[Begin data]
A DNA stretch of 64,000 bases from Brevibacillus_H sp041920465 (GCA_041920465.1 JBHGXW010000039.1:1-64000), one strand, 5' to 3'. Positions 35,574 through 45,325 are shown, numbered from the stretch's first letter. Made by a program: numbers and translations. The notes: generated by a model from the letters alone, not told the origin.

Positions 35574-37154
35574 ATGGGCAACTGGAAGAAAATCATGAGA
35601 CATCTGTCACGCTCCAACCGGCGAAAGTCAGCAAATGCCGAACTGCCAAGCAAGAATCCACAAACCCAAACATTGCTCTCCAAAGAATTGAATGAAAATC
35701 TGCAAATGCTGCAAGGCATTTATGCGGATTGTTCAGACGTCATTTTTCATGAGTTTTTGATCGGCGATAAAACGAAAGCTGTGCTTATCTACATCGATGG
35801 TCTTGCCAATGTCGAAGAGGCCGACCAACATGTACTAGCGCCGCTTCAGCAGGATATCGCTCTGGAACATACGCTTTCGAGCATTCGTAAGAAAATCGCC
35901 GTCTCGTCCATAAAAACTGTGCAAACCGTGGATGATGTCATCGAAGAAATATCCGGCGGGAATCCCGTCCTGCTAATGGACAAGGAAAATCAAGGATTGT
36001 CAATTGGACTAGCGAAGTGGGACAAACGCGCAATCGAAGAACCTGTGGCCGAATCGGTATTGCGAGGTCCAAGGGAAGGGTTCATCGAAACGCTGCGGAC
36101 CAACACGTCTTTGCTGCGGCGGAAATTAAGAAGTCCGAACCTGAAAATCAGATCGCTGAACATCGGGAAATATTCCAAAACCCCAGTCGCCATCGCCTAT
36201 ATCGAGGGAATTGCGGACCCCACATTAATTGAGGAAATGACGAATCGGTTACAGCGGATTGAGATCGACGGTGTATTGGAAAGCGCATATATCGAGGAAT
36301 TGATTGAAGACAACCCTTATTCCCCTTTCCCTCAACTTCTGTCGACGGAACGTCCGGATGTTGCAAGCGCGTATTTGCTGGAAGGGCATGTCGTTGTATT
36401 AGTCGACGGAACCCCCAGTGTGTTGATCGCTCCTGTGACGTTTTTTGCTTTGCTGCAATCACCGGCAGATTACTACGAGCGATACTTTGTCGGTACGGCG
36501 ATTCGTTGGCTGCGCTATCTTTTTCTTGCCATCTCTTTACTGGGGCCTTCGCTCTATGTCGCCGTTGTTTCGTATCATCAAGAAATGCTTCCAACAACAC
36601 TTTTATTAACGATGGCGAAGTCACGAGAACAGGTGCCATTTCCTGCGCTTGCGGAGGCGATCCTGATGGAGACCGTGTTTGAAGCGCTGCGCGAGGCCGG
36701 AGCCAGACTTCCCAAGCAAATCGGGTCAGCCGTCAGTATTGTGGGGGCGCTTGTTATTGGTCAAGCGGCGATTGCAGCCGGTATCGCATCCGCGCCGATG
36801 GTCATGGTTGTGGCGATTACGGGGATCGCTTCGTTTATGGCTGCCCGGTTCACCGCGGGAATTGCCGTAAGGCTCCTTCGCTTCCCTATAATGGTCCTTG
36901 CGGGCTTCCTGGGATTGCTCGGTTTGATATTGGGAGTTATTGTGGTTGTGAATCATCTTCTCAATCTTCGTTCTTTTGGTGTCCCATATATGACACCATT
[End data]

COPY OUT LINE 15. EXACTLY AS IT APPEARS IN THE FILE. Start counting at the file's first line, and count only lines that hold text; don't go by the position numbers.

36701 AGCCAGACTTCCCAAGCAAATCGGGTCAGCCGTCAGTATTGTGGGGGCGCTTGTTATTGGTCAAGCGGCGATTGCAGCCGGTATCGCATCCGCGCCGATG